I’ve written a lot about about the various rackets in the career industry that prey on desperate people looking for work, but I always use the term “racket” loosely. Last week I got a query from a news reporter that forced me to create a new category in this blog. We all need a (nervous) laugh:
I am a staff reporter with… a northern New Jersey newspaper. I want to ask you about a lawsuit to see if what is described within could be construed as normal “head hunter” protocol, as the defendant claims.
The lawsuit was filed by a father who claimed he paid $31,000 to a mob associate with “political connections.” The mobster guaranteed the man’s son a job in return for the money. The mob associate said he knew a sitting state legislator who would write a letter of recommendation to a local company in order for the father’s son to get a job. The job fell through and the father sued to get his money back.
Does that sound like legitimate work by a head hunter?
After double-checking the e-mail address to make sure somebody wasn’t pulling my leg, I called the reporter and asked him if he was serious. Turns out he’s on the crime beat, and the story is legit. The father’s claim is that he contracted, under “normal head hunter protocol,” for “head hunting” services. We all know what that means: a job. Since no job was delivered, the father believes he is owed back the fee.
I know you’re following this. The guy is suing a mobster. Only in New Jersey. But let’s put that aside. What I’m more interested in is the contention that headhunters take money and guarantee jobs.
I explained to the reporter that Headhunters find people, not jobs. You can’t hire or pay a headhunter to find you a job. Hence, there is no headhunter role in this story, and the father’s claim that he contracted for headhunting services is false. Further, even experienced crooks in the career industry (the so-called “career-management” and “career-marketing” firms that pretend to help you find a job) know not to guarantee their clients a job. They carefully craft service agreements so there’s no refund. (Career-industry crooks do get busted, e.g., by the Illinois Attorney General, for fraud, but not for impersonating headhunters.)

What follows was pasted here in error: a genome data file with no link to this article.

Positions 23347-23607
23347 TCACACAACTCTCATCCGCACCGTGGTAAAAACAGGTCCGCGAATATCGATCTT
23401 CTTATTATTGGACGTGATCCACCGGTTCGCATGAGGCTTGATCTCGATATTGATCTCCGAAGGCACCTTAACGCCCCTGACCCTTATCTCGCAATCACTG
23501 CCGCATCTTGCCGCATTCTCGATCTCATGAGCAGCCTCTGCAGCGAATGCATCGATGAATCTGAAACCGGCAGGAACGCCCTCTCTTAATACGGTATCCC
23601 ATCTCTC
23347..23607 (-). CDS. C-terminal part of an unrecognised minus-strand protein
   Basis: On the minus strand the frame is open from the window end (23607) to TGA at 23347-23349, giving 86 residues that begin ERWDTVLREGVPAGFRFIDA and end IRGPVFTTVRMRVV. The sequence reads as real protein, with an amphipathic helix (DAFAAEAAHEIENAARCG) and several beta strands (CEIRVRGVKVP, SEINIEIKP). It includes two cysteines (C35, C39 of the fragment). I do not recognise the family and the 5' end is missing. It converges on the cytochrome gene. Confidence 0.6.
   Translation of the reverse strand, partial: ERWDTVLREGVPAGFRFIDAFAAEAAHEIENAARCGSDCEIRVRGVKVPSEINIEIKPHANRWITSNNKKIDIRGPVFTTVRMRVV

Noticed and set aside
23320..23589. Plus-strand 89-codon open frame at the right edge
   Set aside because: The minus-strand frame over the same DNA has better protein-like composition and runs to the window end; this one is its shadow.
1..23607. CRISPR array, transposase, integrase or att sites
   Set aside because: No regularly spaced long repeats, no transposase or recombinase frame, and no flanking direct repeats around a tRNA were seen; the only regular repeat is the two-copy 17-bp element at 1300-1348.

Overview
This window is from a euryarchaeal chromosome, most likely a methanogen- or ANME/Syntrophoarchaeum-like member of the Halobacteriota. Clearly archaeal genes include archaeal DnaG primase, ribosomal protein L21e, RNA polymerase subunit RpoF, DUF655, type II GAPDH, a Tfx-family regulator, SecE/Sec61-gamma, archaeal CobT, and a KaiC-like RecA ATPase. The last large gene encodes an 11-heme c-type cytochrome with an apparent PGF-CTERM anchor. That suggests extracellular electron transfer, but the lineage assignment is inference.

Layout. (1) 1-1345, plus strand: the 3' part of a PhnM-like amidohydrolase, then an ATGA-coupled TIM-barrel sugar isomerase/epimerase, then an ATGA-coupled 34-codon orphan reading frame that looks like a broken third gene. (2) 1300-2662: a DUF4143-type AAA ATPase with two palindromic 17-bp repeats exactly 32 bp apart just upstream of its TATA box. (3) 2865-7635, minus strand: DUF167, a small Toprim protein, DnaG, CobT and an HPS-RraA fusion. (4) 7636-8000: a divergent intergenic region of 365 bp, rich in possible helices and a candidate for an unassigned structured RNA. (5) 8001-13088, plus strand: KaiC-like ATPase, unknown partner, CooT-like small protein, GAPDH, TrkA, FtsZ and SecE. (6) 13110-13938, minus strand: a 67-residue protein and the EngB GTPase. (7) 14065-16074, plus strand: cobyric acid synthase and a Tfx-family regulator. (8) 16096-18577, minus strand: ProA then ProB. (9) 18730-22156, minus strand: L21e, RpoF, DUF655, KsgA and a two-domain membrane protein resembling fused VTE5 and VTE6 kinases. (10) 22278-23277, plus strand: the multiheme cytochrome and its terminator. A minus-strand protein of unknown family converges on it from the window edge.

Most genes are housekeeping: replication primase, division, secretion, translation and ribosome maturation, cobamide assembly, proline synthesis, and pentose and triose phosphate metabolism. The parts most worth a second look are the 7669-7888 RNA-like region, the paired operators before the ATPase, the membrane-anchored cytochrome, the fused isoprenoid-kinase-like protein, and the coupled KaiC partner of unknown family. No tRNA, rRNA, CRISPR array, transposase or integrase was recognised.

My point is not that the plaintiff in this case incorrectly believes he’s dealing with a “head hunter”. The point is that there is a widespread belief that you can pay someone to guarantee you a new job. The misconception is so powerful that some unsophisticated dope is citing it to sue for performance!
This prevalent misconception is at the root of the $20,000 “career management” fees that hapless, unemployed executives pay… for nothing. It’s at the root of expensive display ads in the Wall Street Journal and New York Times that promise “powerful, exclusive, inside contacts” at major corporations who will help you get hired. The irony here is that the influence-peddling mobster is just a two-bit player in this business. The really big, bad guys who lead the career-management racket promote their services in top business publications right out in the open.
I wish the father in this story a lot of luck. I know headhunters whose clients have asked for their money back, and I know headhunters who have refused. But, in all my years working in Silicon Valley, I never heard of anyone who went to court and asked for a pair of cement boots and diving lessons. Only in New Jersey? Hey, if someone winds up at the bottom of the river, at least it won’t be a legitimate headhunter.